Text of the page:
by Giff Johnson
Why is it that as we approach the 60th anniversary of the Bravo hydrogen bomb test at Bikini Atoll on March 1, 1954, the U.S. nuclear legacy continues to vex relations between the Marshall Islands and Washington? Bravo, at 15 megatons, was America’s largest hydrogen bomb test. A thousand times more powerful than the atom bomb that killed 100,000 people in Hiroshima, Bravo spewed radioactive fallout on unsuspecting Marshall Islanders, U.S. servicemen monitoring weather conditions on Rongerik Atoll, and Japanese fishermen who had the misfortune to be fishing near the Bikini test site.
From day one, the U.S. government covered up the actual fallout impact not only of the Bravo shot but of all six of the large bombs tested at Bikini in 1954. The cover up went like this:
• The massive dose of radioactive fallout delivered to Rongelap Islanders, and to a lesser extent to those living on Utrik was the result of an ‘unexpected wind shift.’
• At 15 megatons, Bravo was two-to-three times greater than the anticipated power of the explosion. The power of Bravo, as shown in recently declassified documents, was known in advance.
• Only Rongelap and Utrik were exposed to Bravo (or any other) test fallout.
All of these statements have been proven false by the release of formerly ‘secret’ and ‘classified’ U.S. government documents. Most significantly is the fact that 18 other inhabited atolls or single islands around the country were contaminated by a minimum of three and most by all six of the bombs tested in Operation Castle, which included Bravo, in 1954.
But the myth of only four ‘exposed’ atolls (Bikini, Enewetak, Rongelap and Utrik) has shaped U.S. nuclear policy toward the Marshall Islands since 1954, limiting medical and scientific follow up, and compensation programs.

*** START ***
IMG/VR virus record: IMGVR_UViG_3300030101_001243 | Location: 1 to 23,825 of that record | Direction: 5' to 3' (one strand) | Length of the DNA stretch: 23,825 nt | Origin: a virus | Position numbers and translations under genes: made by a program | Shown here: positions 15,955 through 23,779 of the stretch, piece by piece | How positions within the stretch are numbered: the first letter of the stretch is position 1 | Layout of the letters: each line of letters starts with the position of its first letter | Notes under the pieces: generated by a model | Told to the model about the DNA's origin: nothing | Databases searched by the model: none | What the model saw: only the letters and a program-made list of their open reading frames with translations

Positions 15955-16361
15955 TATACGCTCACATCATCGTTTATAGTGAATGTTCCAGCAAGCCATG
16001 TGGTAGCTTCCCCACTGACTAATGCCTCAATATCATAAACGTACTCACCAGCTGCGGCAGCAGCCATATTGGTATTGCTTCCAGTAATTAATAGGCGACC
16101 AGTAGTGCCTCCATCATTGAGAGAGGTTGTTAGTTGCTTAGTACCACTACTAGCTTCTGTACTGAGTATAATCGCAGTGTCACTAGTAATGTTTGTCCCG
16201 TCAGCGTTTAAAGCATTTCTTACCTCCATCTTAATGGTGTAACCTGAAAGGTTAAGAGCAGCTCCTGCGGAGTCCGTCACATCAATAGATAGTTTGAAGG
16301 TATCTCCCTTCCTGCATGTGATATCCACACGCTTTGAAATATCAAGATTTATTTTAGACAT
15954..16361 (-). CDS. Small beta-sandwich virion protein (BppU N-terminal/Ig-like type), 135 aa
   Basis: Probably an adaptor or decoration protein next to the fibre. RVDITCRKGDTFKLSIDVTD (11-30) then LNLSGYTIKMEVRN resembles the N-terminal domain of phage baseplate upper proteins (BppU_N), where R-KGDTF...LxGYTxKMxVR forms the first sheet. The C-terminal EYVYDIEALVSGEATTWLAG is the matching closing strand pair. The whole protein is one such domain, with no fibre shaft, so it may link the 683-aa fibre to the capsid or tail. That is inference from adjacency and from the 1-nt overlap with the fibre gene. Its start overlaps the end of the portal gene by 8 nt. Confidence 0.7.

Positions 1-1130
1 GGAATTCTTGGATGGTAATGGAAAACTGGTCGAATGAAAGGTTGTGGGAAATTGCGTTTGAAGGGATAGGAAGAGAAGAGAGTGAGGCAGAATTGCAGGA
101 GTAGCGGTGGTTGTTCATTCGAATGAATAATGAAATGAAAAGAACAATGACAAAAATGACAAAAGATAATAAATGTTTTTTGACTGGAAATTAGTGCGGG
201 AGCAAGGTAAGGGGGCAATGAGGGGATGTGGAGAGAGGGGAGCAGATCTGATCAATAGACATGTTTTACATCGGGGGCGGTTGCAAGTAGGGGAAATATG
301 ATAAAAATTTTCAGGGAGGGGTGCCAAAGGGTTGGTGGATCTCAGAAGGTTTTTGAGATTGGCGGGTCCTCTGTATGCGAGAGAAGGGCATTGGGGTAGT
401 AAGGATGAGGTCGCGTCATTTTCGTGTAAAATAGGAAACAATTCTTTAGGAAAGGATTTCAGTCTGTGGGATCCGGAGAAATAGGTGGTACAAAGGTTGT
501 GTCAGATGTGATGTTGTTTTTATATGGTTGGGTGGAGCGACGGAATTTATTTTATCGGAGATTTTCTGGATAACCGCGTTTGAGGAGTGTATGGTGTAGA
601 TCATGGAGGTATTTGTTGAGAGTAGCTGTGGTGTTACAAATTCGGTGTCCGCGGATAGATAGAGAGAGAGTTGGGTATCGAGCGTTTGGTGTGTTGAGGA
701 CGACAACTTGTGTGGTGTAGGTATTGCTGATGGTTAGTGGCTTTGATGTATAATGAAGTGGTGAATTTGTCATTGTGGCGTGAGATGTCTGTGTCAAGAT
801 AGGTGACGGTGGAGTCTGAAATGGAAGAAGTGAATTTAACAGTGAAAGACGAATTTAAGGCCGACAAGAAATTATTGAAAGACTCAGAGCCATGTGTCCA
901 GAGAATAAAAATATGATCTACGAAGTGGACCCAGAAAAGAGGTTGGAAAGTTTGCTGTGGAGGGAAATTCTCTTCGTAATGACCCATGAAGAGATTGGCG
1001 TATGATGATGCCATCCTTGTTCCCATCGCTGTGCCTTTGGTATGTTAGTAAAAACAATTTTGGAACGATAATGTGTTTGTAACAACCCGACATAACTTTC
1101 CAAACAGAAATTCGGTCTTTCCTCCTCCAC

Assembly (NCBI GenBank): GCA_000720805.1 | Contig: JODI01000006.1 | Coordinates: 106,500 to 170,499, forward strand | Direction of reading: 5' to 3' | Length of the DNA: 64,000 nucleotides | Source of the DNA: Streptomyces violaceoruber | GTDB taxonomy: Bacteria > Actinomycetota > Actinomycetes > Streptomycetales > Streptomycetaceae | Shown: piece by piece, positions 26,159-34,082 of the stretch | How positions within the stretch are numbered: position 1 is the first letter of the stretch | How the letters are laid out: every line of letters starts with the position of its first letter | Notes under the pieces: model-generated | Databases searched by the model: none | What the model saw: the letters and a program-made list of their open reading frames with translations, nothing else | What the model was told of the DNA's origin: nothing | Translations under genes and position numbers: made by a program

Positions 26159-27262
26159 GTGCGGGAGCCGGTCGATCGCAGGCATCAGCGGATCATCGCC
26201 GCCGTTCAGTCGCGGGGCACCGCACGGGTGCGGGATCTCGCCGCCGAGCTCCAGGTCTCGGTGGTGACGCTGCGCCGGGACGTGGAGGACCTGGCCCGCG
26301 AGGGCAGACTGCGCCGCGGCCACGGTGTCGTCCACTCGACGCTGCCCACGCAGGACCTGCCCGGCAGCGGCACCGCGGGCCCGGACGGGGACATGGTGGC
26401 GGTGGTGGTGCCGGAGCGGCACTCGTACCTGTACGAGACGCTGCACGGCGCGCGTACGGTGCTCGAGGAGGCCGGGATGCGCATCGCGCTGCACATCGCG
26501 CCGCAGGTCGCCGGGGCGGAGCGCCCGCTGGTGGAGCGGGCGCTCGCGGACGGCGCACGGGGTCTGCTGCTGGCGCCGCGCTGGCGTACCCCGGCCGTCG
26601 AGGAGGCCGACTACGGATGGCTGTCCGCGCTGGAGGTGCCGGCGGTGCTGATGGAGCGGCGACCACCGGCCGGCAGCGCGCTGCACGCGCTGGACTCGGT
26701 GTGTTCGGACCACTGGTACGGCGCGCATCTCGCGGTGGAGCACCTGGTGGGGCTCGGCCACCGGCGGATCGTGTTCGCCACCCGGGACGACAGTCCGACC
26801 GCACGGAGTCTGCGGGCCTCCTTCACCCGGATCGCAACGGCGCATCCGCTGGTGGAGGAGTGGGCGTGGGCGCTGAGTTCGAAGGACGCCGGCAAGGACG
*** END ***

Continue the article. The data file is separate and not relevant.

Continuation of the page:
In 1982 and 1983, when U.S. State Department and Marshall Islands negotiators were working out the details of a nuclear compensation agreement to be included in the Compact of Free Association, Marshall Islands leaders had no access to classified U.S. government documents that showed the extent of the fallout exposure in their islands. With the U.S. withholding pertinent nuclear fallout data, Marshall Islands leaders signed off on a compensation agreement that was felt to be the best deal that they could achieve — but the US$150 million trust fund was a far cry from the billions of dollars in value of lawsuits pending in the U.S. court system in the early 1980s that U.S. government officials wanted to eliminate with the Compact’s nuclear compensation provisions.
And eliminate it they did. Once the Compact was signed and ratified as U.S. law by the Congress, U.S. courts said they could no longer hear the nuclear damage claims because the Congress had approved a political settlement. This settlement included the establishment of a Nuclear Claims Tribunals whose mandate was to adjudicate all claims, both personal injury and land damage/cleanup/loss of use. Marshallese claimants were told by an American judge that the Congress had provided an alternative compensation mechanism — the Tribunal — and therefore U.S. Courts could not hear their claims.
• The Tribunal awarded US$96.6 million for personal injuries, but had funds to pay only US$73.5 million.
• The Tribunal awarded US$2.3 billion to Bikini, Enewetak, Rongelap and Utrik for loss of use, hardship, and nuclear clean up, but had funds to make only token payments to Bikini and Enewetak amounting to about US$3.9 million.
As the Tribunal’s situation was proving — for lack of U.S. funding — to be unresponsive to compensation awards approved, the Bikini and Enewetak communities refiled their lawsuits in U.S. courts in 2006. These were subsequently dismissed by the U.S. Federal Claims Court in late 2007, and an appeals court upheld the ruling. The U.S. Supreme Court declined to hear the cases, so Marshall Islanders have no standing to bring further legal challenges in the U.S. courts, a development that takes pressure off the U.S. Congress to address the situation.
Yet outside groups have consistently called on the U.S. government to pay the awards of the Tribunal. This includes a detailed review of the compensation situation by Harvard Law students that resulted in the report, ‘Keeping the Promise: An evaluation of continuing U.S. obligations arising out of the U.S. nuclear testing program in the Marshall Islands,’ published in 2006, and the 2012 report by a United Nations Special Rapporteur for the UN Human Rights Council, which among many recommendations called on the U.S. government to pay off the awards issued by the Nuclear Claims Tribunal.